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Monkey Business

Moment of change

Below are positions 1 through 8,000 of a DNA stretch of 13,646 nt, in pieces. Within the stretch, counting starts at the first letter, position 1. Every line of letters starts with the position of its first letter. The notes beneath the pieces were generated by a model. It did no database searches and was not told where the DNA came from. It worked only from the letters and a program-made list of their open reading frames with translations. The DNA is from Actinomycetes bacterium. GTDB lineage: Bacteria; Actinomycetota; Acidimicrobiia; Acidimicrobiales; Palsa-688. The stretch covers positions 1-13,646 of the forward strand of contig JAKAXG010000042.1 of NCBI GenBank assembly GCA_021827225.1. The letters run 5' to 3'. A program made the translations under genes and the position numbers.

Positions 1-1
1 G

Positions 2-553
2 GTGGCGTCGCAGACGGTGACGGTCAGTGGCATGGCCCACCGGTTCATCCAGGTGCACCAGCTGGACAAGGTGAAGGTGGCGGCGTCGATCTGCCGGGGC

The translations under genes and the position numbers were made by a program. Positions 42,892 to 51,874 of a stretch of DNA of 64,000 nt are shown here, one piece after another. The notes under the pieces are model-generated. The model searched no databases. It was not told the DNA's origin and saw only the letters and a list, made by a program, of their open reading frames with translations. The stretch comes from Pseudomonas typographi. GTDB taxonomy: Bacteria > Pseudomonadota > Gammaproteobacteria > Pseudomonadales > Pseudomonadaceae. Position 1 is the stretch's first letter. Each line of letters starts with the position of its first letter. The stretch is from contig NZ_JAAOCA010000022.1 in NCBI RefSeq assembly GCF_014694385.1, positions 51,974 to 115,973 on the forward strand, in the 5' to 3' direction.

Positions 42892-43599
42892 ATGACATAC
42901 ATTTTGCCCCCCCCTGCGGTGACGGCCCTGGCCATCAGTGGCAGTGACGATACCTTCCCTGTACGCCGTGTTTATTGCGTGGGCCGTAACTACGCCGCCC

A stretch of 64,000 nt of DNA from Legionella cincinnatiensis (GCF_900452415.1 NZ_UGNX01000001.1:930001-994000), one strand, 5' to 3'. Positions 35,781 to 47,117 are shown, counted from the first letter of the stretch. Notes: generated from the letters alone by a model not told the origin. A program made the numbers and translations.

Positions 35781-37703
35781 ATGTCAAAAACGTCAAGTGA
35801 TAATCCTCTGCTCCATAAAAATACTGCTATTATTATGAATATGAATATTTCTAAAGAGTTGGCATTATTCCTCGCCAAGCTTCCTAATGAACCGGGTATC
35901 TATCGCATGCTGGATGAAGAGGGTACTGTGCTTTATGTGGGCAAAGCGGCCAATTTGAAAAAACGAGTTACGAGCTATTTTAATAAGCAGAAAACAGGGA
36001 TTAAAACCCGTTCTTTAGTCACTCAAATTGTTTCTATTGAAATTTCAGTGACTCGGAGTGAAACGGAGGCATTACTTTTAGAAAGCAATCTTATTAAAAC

The truth is that our finest moments are most likely to occur when we are feeling deeply uncomfortable, unhappy or unfulfilled. For it is only in such moments, propelled by our discomfort, that we are likely to step out of our ruts and start searching for different ways or truer answers. -M. Scott PeckPerhaps my finest moment hasn’t arrived, but launching The New Falcon Herald has brought me darn close. Tonight, as I try to come up with the right words to express myself, I am – in the words of Peck – feeling uncomfortable, unhappy and scared that I will never find the same fulfillment again that I’ve experienced with the NFH.In my heart though, I know it’s time for a change.Many of you know I’ve been living in Florida for the past 18 months. I’ve flown back to Colorado on occasion, but during my last trip to Falcon I couldn’t believe the growth that was taking place in my little prairie town. I felt like I was losing touch with the community.A few months ago, I decided that to be fair to myself, the team and the community; it was time to sell my share of the newspaper. My partner Michelle has acquired control of the NFH.So, I reluctantly fade into the sunset as co-owner, co-publisher and editor, and I take wonderful memories with me.I lived in Falcon for the final eight of the 27 years I spent in Colorado.In the late ’90s I moved to a home on five acres in Falcon – after my animal menagerie became too large for the city. I never dreamed I would enjoy living so far from city life. It took me a year before I appreciated the prairie.I had moved to Falcon from Palmer Lake, so oftentimes on a Friday or Saturday night that first year I would drive to the Tri-Lakes area and have dinner with my friends. I remember driving back late at night to Falcon via Woodmen Road, feeling isolated and unnerved by the darkness. No car lights and only the moon and the stars to guide me home.But slowly I found those city lights and clusters of stores annoying. Instead, I found peace in the vast sky, the view of the mountains framing the prairie and, of course, those incredible sunsets.However, for as long as I had lived in Colorado, one thing was always missing: the water. I grew up on the lakes in Indiana. I could swim before I could count to 10. I lived for hot, steamy summers.”My soul belongs to the sea” is a phrase from a poem I wrote a long time ago about my love for the water. In 1981, I moved to California from Colorado, but I ended up coming back – long story. In the ’90s I had attempted a move to Florida, but the timing apparently wasn’t right – another long story. However, in the spring of 2005, my friend Denny and I took a trip to the Gulf Coast of Florida and down through the Keys. He fell in love with Key West, and it didn’t take too much to convince me when he said, “Let’s do it.” In March 2006, I packed up my cats and dogs, rented an RV and hit the road. I sold my house in Falcon, and here we are. We’re not in Key West – but it’s a shorter drive.For the last 18 months I’ve been able to maintain my role as co-publisher and editor of the NFH from a distance. I could not have done so without Alicia Littlejohn, Angie Morlan, Kathy Hare, Kathleen Wallace, Stefani Wiest, Stacie Ledden, Jeff Hansen and, of course, my partner Michelle. Partnerships are difficult – especially when one is calm and patient and the other is NOT! I’m also grateful to the sales team – Kris Stonestreet and Don Josleyn.But I have to credit my writers. No other community newspaper editor in the world could live more than 1,400 miles away and feel confident about stories and deadlines. My writers gave me that confidence. They are brilliant, curious, dependable, caring and they’ve become great friends of mine.And they may not know it, but they saved me from becoming a total recluse.One of my greatest experiences as a reporter with the Colorado Springs Business Journal was sitting around the newsroom bantering with my colleagues about the issues of the day. And an even greater experience with the NFH was hashing out stories with the NFH writing team at Espresso at Stratfords every month.However, during the past 18 months, I’ve felt like I’ve been quarantined in my home office. My only connection to that newsroom addiction has been my team of writers.No matter how successful we are at creating those “finest moments,” they are quickly lost without a team, without friendships. I’ve made many friends in Falcon, and I’m so thankful for everyone’s support in helping to build this newspaper.Although this is the last of the Monkey Chronicles for now, I will still be involved with the NFH team as a contract editor. Replacing this column starting with the Nov. 3 issue is Wild Hare, Kathy Hare’s monthly column. Kathy’s a prolific writer, and I humbly concede this column to her.In some capacity, I know I will always be an editor. To reiterate the words of Scott Peck, I’ll always be seeking “truer answers,” for I believe that knowledge and understanding is vital to achieving those finest moments, individually and as a society.I take pride in knowing that The New Falcon Herald has been committed to truth.Finally, I truly believe that the NFH has been successful because the people of Falcon wanted a sense of community. I take pride in having been a catalyst in helping to bring that sense of community to Falcon. This experience truly has been one of my finer moments.Thank you for everything, and I wish you all great

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